Lenten Walking

By Eileen Dooling, RSM, Executive Director

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A beloved story about Catherine McAuley the founder of the Sisters of Mercy is that when she was dying she asked one of the young sisters to incinerate a package for her. The novice was not to open the package or tell anyone about it. Needless to say, the sister was curious and opened the package. Inside were Catherine’s shoes. I have often reflected on this story wondering why the burning of her shoes was so important to Catherine. Catherine and her sisters were often referred to as the “walking sisters”, and this act of burning her shoes seems to symbolize her acceptance that her walking days were done. Catherine was ready to move to the next stage of life.

How often that image of walking, of being on the way, comes to me. Poor people walk often because it is their only choice. People join together to walk or “march” to make their voices heard. People in Central and South America walk north hoping to better their lives and to escape intolerable situations. (I think Catherine and her “walking sisters” would have been part of the “caravan”, joining with people in distress on the way to something better.) And walking is an equalizer…no computer or car or good clothes are required.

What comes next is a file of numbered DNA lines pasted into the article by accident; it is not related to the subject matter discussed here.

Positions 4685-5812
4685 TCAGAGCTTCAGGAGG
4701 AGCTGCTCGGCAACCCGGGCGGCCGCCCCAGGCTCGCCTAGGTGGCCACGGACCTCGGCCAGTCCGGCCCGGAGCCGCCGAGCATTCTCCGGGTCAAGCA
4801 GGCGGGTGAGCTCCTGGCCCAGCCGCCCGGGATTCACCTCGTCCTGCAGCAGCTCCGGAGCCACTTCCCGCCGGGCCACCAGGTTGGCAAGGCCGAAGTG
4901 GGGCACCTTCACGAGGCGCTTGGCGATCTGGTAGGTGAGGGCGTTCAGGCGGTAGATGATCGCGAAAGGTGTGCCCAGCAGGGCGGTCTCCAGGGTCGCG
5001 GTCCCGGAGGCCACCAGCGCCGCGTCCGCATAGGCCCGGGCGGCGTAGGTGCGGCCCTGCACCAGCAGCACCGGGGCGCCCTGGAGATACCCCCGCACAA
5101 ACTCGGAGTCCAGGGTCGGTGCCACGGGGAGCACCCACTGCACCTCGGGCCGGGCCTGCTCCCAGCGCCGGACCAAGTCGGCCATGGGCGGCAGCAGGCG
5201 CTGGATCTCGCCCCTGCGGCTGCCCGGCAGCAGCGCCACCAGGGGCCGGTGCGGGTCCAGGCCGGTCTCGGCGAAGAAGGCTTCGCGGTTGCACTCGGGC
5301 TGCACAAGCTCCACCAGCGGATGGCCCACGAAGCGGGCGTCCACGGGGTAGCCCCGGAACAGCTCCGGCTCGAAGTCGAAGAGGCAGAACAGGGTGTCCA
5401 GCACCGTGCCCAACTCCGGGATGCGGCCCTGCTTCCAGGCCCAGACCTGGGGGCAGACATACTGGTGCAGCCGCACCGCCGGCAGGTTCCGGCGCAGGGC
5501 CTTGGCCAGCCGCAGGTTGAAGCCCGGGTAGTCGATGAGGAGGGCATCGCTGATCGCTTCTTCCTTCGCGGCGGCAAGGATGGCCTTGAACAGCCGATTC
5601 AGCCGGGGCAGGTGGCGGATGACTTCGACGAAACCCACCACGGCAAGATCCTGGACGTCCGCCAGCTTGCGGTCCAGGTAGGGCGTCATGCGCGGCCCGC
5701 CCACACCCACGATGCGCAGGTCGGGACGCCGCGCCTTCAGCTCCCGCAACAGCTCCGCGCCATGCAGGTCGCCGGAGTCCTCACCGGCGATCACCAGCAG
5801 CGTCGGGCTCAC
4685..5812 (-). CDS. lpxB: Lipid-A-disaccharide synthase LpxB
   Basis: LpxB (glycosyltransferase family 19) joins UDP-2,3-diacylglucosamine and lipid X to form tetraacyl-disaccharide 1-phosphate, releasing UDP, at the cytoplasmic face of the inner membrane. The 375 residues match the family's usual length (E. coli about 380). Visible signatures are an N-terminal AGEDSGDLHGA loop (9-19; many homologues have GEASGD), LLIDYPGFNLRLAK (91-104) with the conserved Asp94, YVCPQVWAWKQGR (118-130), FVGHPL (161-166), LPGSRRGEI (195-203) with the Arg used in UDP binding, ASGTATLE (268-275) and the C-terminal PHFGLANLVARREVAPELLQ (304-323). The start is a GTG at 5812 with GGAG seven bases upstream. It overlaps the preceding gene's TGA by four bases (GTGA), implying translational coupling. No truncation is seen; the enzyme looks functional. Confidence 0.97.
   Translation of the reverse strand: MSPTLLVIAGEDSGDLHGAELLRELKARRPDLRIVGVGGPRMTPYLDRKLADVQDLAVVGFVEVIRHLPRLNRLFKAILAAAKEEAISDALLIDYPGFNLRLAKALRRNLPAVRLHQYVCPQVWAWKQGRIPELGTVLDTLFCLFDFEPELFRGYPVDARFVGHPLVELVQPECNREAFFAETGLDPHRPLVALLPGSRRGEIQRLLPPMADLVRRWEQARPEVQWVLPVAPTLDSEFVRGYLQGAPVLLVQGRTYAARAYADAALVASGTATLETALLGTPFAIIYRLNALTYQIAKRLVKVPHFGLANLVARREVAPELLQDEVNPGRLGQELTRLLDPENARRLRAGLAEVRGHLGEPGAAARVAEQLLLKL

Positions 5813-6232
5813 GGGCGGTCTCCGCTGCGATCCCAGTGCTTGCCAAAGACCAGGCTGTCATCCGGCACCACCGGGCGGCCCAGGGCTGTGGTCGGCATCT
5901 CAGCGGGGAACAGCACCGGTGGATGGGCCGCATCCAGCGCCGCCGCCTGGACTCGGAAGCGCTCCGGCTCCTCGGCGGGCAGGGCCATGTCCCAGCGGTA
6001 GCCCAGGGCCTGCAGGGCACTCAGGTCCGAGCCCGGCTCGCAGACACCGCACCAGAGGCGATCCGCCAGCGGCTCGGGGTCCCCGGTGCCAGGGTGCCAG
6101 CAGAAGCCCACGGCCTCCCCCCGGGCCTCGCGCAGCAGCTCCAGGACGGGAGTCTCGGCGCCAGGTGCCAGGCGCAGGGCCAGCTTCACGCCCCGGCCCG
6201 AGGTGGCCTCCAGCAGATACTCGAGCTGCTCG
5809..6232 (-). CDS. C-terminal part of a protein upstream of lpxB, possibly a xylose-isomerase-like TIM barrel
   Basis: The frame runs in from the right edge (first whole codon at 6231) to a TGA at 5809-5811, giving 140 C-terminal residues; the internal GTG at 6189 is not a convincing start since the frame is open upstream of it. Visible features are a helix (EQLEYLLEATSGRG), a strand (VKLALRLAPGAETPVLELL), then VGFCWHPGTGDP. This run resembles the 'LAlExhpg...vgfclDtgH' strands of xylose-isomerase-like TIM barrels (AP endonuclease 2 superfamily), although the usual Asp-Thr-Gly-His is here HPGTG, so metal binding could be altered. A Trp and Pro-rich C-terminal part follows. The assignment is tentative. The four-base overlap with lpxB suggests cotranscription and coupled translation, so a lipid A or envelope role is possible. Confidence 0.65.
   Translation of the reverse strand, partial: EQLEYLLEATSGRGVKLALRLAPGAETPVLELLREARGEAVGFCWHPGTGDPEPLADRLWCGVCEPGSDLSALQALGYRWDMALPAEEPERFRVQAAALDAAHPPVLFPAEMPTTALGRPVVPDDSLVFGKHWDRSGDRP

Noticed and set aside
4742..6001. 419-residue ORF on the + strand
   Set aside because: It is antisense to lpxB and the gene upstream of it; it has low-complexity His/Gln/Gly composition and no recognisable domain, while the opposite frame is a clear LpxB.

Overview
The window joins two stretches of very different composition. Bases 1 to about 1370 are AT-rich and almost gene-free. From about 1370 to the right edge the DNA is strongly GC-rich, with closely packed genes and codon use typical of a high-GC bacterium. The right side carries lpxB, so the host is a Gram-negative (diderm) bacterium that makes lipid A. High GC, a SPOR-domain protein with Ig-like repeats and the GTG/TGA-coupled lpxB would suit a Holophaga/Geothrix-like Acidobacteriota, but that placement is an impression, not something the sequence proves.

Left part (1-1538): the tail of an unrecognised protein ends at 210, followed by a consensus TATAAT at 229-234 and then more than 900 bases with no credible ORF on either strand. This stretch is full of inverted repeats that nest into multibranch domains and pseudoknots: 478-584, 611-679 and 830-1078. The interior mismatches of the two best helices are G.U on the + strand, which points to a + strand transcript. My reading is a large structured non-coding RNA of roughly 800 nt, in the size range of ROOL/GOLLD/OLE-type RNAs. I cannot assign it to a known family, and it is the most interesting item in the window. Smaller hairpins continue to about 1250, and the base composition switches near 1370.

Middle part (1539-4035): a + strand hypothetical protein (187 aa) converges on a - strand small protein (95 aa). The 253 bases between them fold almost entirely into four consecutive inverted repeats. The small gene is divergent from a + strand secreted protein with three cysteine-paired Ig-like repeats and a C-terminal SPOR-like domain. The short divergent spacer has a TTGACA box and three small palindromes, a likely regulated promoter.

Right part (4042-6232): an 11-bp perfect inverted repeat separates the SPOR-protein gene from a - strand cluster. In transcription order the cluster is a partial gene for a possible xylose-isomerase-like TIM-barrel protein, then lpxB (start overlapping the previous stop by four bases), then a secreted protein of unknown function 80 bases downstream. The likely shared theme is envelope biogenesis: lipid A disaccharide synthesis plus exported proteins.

Lent begins next week, and as usual I must have a Lenten resolution, a remnant of my childhood (even though my track record with resolutions isn’t great!). The walking image may have something to say to me this Lent. Perhaps I am being challenged to let the car rest a bit, and do more mindful walking…to remind myself of those for whom walking is the only way; mindful of those in need; mindful of those who walk north to be free; mindful of the earth and the carbon footprint for which I am responsible; and mindful of those whom I love and who have walked with me for many years.

Ram Dass reminds us that “We are all just walking each other home.”

Yes, we are all on the way together, all of us walking different paths, but heading in the same general direction. As we walk our way, may we remember to treat our fellow walkers with kindness, in word as well as deed. And let us join in spirit and in prayer with those whose walking north is a walk of hope for themselves and for their children.

May peace and hope be yours.